Chronicles of a Fledgling Filmmaker: Serious Motivation
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If you’ve got dreams, start chasing them now.
If you’re reading this column on the day that it’s published, that means it’s Thursday, which normally wouldn’t be anything special to write about except for the fact that on this particular Thursday, I am (hopefully) on my way to recovery in a hospital room. I mentioned in my luck column a few weeks back that I get tumors every now and again that have to be removed. Guess what? Over the course of the past week it was discovered that I have yet another growth that needed to be removed asap, so as of yesterday, I’ll have undergone some decently invasive surgery (again) to get that taken care of.
Why am I telling you this? I assure you it’s not out of some need to collect pity comments or statements from people wishing me luck, but rather to motivate my fellow dream-seekers. This one’s actually a pretty simple and fairly common cliche, but that doesn’t make it any less true: life’s short, guys. It’s short and unpredictable, so don’t wait until it’s too late to start knocking things off your bucket list. If you’ve got dreams, start chasing them now.
It was about ten years ago when that concept first began to sink in for me. My first tumor was a growth roughly the size of a baseball taking up residence in my liver. There was a long period of time when I wasn’t sure if it was benign or whether, at the age of twenty-four, I was about to step into the ring with the Big C as my opponent. For the first time in my young life I was facing the concept of my own mortality, and it scared me not because I was afraid of dying, but because I was afraid I might die without having actually done anything. I hadn’t left a mark at all, anywhere, nothing to prove that I had existed in this world. On top of that, I hadn’t touched any of the things on my personal bucket list. I was going to die without having gotten a chance to really live.
As it turned out, the tumor was not malignant, but it still had me facing the type of surgery that left me forever with a scar across my torso that makes me look like I survived an autopsy. A week in the hospital, two months of at-home recovery, and a slow start back into the working world later, and I found my priorities had shifted just a bit. Granted I didn’t decide to dive straight into my film career right then and there, but it did motivate me to get back into writing again, to start publishing things online where I could get feedback and improve, to insert myself into those fandoms where I could meet people (a move that eventually lead me to the blogger job, which was an important step to bringing me to where I am now).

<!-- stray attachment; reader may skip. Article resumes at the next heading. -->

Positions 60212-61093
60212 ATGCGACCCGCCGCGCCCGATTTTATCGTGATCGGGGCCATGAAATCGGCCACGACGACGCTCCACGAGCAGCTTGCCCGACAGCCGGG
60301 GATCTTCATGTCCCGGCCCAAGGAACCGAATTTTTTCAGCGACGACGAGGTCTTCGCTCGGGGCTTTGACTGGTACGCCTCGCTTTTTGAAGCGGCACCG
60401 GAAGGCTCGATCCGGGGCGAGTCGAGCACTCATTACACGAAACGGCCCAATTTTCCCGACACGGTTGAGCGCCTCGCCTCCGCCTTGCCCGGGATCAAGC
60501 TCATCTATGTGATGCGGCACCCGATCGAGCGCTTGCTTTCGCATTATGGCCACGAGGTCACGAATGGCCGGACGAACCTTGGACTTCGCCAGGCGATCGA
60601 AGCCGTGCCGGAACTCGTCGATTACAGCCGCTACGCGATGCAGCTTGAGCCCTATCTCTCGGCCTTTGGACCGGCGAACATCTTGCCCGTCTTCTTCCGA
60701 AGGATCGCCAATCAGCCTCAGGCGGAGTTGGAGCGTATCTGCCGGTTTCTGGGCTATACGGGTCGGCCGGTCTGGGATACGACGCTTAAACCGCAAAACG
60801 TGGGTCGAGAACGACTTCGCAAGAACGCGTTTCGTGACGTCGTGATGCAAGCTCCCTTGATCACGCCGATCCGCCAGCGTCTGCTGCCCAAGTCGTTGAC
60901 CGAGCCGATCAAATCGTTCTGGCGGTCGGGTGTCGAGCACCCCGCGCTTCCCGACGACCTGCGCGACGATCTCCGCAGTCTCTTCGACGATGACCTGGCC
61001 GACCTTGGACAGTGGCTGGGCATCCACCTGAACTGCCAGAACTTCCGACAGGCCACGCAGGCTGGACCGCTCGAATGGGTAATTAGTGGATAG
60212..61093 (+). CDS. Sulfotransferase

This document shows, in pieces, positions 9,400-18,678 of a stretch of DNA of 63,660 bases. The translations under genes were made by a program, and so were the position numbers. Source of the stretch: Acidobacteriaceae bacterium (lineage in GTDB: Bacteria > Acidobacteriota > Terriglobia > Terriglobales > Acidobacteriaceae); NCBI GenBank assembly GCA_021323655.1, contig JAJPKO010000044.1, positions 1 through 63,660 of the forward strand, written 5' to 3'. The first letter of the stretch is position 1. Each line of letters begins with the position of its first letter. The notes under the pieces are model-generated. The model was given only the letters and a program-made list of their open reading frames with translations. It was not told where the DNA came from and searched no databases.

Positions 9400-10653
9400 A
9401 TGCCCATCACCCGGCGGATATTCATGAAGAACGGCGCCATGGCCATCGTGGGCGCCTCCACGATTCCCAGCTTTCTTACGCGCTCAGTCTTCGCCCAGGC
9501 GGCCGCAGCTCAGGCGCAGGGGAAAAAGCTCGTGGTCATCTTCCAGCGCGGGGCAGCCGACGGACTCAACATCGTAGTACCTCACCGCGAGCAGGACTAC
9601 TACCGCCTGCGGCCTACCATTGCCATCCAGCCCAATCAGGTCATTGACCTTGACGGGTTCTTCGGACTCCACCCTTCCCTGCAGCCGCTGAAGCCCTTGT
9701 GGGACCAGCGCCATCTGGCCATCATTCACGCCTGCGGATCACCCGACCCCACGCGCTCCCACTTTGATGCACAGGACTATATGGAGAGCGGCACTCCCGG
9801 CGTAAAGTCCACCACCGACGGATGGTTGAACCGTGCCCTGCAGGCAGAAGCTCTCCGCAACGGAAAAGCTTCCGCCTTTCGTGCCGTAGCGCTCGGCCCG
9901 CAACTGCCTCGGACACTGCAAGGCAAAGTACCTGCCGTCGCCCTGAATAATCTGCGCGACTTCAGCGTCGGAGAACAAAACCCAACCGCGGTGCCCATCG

Now here I am, ten years later, undergoing the eviction of another organ squatter of the same frightening size (thankfully having housed itself in a less difficult-to-reach area of my insides this time around), and while I was blessed with learning right away that it’s another benign creature, there’s still always the possibility of events turning south during the removal procedure. I don’t feel quite the same regrets this time as I did last time, though. I’ve traveled to places I wanted to go, I’ve met people I never dreamed of meeting before, I made the move to the big city and feel as though I’ve done well for myself here so far, and I managed to film my own short; but, all that being said, I’m not done yet.
So now come the new regrets and the fears. I’ve traveled, but not anywhere out of the country. I’ve written nearly one hundred fanfiction stories, but I’ve never published anything purely original. I pretty much wrote an entire show series, but it’s still caught up in contract negotiation hell. I shot my own film, sure, but it’s been sitting on my laptop in editing limbo ever since. Still, after all this time and effort, haven’t left my mark.
For me, I’m treating this as yet another wake up call, another reminder that life. is. short. I want to be able to come back next week and tell you guys, as I’m recovering at home on my couch, that I’m jumping back on my bucket list and getting things done, but I can’t honestly promise that for certain. None of us can ever be certain when it comes to rolling the dice on our lifespan timeline. So my advice for the week is this: Don’t get cocky, don’t get lazy, and don’t press what little luck you’ve all been blessed with. Most importantly, don’t let any excuses hold you back. If you have a dream you need to follow, start on it now, because there’s always the chance that “tomorrow” will be too late.
Note: Alex is okay! She's currently recovering from surgery at Methodist Hospital in Arcadia.